Then in 2017, a Canadian company called Dapper Labs developed a blockchain game called CryptoKitties that allowed users to purchase, breed, and sell virtual cats. It exploded in popularity and was the first mainstream breakthrough for NFTs. The game was so successful that it caused significant congestion and skyrocketing fees on the Ethereum network.

Our present

After the CryptoKitties craze, NFTs went dormant for a few years but they came roaring back in early 2021 with the Beeple sale. All of a sudden, NFTs were everywhere, with record sales for tokens across multiple platforms as excitement turned into a speculative bubble. Despite the volatility over the last four months, investments and activity have reached a record pace. Dapper Labs raised $305 million at a valuation of $2.6 billion, and they moved on from CryptoKitties to build and run the highly popular NBA Top Shot NFT program. Large NFT marketplaces like OpenSea and Rarible have secured sizeable investment rounds, with OpenSea raising $100 million at a $1.5 billion valuation. Finally, a company named Axie Infinity burst on the scene with a hugely successful play-to-earn crypto game that lets players breed, raise and battle digital animals called “Axies”.

Current NFTs are mostly representations of digital assets like images, music, art, and videos. The majority of NFT trading volume is from CryptoPunks, a digital art project running on Ethereum that mints special avatars. Browsing OpenSea is a great way to discover interesting digital collectibles, virtual goods, and even domain names for sale. Marvel just released their first NFTs on the ZeZe marketplace, a set of exclusive Spiderman images.

Future possibilities

When it comes to the future of NFTs, we’ve only scratched the surface. Exclusivity and scarcity are the main demand drivers for today’s NFTs, but the possibilities are endless because NFTs are programmable. This enables them to be interactive and adaptive in creative ways. In the case of CryptoKitties, users are able to combine two unique NFTs (breed two digital cats) to create a new, more exclusive object. Once something is programmable, anything becomes possible.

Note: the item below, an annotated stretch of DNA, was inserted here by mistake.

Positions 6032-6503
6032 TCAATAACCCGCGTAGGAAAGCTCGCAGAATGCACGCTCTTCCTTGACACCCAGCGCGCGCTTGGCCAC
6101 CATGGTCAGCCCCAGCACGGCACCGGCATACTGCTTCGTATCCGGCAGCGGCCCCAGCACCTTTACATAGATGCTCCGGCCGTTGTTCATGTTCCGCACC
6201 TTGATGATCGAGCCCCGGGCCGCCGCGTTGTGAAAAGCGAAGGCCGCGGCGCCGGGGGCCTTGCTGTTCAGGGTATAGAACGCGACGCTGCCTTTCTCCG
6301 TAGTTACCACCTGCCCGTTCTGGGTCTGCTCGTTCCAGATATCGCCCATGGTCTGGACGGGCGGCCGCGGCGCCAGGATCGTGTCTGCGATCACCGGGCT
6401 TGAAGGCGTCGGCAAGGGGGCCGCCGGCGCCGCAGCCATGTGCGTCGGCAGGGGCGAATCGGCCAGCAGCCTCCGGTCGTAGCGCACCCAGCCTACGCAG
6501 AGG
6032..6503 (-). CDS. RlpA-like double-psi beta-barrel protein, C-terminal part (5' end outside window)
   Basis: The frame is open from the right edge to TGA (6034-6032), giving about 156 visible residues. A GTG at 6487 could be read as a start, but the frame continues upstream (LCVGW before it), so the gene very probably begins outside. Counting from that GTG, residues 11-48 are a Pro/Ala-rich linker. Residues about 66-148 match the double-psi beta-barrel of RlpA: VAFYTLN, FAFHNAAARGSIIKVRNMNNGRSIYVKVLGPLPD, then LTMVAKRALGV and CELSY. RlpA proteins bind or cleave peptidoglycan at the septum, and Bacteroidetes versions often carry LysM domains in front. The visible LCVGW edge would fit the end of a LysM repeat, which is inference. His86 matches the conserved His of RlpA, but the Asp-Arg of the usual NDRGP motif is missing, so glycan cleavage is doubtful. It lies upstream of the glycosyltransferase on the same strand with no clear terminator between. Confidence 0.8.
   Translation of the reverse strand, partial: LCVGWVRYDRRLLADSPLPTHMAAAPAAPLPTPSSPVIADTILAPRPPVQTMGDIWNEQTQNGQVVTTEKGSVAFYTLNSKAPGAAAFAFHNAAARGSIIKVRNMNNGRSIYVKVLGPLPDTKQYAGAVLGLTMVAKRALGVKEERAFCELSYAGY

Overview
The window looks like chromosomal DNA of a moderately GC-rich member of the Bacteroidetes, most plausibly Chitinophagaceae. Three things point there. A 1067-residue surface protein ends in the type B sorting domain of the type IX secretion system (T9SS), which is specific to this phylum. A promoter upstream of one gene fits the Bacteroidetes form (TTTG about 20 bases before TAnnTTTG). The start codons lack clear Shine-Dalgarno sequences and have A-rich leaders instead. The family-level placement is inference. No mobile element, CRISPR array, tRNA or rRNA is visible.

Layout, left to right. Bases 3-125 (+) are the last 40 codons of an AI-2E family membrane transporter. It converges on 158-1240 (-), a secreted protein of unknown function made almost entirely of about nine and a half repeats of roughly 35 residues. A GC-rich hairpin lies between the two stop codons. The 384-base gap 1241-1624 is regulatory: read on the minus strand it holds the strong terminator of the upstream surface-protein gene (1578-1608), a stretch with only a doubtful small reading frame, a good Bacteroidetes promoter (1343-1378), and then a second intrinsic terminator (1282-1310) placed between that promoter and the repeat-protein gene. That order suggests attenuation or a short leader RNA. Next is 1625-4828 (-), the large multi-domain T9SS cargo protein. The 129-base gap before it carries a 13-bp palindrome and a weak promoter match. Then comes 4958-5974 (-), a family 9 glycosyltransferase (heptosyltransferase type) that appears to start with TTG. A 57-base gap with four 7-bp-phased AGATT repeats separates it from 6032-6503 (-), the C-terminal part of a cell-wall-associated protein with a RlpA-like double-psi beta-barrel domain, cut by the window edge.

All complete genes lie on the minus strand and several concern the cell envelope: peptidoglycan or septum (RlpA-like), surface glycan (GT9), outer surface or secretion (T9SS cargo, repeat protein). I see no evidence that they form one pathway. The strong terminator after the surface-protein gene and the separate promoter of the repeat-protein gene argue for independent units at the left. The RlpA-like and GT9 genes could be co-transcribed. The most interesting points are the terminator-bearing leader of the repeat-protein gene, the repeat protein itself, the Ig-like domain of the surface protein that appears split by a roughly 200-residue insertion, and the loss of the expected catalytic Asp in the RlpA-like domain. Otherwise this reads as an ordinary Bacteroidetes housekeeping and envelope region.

How might NFTs be programmed? Here are some examples:

  • Changing NFT attributes based on real-world events
  • Redeeming NFTs for real-world items
  • Using NFTs to unlock levels in an online game
  • Providing utility in the Metaverse
  • NFTs with embedded rights and ownership of the underlying asset

With this in mind, let’s envision a few scenarios for programmable NFTs:

New forms of storytelling

Media & Entertainment companies could take advantage of NFTs to create entirely new ways of telling stories. Imagine if users could create their own adventure by finding clues in a TV show for hidden NFTs, which allows the token holders to choose how a story should unfold and how characters should develop. These NFTs could unlock access to exclusive videos that take the character down the road the user chooses.

Redefining loyalty programs

Companies with loyalty programs could create “interactive points”—earned or purchased NFTs that can auto-redeem based on geo-location to unlock new and exclusive offers. The greater the loyalty, the more accessible and redeemable these special “points” become.

Personalizing customer relationships

Imagine if beverage companies put a new twist on “twist-off” prizes. Consumers could get a QR code on a drink label that puts an NFT in their wallet. These special NFTs could be “merged” with their friends’ NFTs in social settings to unlock group prizes available to each participating consumer.

While the NFT market continues its speculative bubble-like behavior, many people will approach this technology with skepticism. But once the hype fades and we pass the inevitable “trough of disillusionment”, new innovations will emerge as more companies realize the possibilities of programmable NFTs. Will you find ways to take advantage? The time is now.

This article was originally published on Chad Hahn’s Medium page.




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By Chad Hahn
Managing Vice President - Los Angeles